Abstract

Notarial culture permeated all aspects of social life in late medieval Italy, including dispute settlement. This article examines the notarial acts produced to settle conflicts and make peace outside of a court in the city and countryside of Bologna. Through their offer of legal expertise and an array of contract options (namely, the instrumenta conpromissi transactionis, arbitrii, laudi, and pacis et concordie) notaries facilitated reconciliations made by private citizens and contadini as well as Bologna's signore, Taddeo Pepoli, and the men of his dominant Scacchese faction. The trail of contracts demonstrates how Taddeo Pepoli orchestrated his rise to power through peace acts and arbitrations, and after he was declared lord of his allies—university professors linked to him through marriage and Scaccese officials—continued as arbiters and hosts for peace acts. While the elite had arbitrators for political purposes, commoners and women used simple contracts without arbitration for family matters, often dowry and inheritance. The most common contract was the pax, which at times ended feuds and vendetta, but was more frequently used to release assailants from criminal bann after personal assault. Notaries—common witnesses and proxies for parties in all types of settlement—were essential components to power and justice.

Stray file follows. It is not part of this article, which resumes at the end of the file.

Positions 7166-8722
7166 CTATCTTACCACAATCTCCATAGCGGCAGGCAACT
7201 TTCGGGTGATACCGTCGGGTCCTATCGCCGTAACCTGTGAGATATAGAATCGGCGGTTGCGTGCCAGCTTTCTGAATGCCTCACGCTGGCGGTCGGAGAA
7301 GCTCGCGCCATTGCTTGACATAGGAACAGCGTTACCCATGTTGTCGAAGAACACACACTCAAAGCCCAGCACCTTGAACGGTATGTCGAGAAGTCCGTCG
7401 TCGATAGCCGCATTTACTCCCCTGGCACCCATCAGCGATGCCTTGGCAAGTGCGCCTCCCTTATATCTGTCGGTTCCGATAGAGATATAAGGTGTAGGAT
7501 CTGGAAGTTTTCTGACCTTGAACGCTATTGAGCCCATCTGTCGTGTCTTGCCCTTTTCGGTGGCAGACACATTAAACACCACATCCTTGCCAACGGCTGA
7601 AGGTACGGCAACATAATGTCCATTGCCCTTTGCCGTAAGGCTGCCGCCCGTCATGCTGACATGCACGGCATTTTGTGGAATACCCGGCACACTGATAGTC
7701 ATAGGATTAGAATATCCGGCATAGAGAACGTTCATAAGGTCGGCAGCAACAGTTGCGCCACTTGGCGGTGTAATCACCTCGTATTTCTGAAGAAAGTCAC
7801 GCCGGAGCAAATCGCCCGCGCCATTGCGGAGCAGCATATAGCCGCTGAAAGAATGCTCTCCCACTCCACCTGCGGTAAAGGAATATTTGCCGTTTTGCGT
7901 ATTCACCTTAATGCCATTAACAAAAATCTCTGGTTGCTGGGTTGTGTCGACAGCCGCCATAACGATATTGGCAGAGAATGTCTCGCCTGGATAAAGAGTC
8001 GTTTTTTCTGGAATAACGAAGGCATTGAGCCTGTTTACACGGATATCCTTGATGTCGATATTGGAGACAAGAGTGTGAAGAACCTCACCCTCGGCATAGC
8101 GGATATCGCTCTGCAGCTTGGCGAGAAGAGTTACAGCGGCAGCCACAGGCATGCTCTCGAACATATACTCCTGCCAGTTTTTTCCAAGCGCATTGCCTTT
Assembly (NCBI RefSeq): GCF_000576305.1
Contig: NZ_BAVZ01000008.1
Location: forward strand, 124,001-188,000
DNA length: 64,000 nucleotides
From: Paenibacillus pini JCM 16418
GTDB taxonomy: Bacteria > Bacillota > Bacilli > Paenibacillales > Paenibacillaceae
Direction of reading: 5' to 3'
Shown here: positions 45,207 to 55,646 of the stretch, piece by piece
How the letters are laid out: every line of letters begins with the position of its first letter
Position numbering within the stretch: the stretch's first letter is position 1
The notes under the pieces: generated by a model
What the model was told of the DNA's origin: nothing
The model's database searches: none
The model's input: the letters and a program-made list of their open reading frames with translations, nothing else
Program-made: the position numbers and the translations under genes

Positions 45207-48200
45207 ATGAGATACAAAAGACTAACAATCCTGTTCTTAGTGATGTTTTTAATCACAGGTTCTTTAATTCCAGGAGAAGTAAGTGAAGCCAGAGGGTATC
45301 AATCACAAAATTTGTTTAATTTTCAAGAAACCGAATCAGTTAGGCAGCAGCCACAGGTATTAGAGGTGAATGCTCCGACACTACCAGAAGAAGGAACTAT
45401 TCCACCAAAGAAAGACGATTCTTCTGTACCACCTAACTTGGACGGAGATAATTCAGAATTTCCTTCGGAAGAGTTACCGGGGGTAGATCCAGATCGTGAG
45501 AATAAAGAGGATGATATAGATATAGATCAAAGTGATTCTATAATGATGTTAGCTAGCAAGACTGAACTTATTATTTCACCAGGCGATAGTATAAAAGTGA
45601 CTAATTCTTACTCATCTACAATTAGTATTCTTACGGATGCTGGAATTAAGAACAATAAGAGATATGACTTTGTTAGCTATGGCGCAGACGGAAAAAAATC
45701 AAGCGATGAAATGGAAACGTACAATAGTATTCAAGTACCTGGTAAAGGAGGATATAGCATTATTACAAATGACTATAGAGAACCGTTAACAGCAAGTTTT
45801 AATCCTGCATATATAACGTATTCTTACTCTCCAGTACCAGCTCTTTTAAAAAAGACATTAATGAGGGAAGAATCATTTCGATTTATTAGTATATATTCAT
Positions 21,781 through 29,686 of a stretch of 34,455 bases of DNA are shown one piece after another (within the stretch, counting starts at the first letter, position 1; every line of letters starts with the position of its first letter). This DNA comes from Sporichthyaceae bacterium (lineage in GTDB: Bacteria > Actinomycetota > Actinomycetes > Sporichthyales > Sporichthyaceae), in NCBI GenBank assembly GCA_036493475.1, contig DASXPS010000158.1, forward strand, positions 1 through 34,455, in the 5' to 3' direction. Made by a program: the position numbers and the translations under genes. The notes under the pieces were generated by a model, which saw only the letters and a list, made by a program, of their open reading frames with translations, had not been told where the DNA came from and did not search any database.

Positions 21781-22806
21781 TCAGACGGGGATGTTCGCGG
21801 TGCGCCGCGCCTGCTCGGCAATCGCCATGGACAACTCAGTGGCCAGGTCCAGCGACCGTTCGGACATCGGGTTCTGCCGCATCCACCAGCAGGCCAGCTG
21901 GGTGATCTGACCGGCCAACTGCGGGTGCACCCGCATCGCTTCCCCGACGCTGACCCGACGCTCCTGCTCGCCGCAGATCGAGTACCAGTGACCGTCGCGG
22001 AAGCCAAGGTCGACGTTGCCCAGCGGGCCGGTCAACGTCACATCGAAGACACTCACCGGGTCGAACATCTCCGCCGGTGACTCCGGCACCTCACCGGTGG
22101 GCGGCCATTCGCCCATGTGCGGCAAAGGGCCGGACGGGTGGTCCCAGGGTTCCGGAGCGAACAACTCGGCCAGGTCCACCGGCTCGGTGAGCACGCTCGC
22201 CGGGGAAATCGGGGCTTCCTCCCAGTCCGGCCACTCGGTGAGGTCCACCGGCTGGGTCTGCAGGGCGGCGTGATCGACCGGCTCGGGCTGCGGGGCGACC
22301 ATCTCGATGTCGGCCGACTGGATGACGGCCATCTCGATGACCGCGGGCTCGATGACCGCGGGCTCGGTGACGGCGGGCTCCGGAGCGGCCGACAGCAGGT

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Additional Information

ISSN
1527-1897
Print ISSN
0022-4529
Pages
pp. 733-760
Launched on MUSE
2009-03-21
Open Access
No
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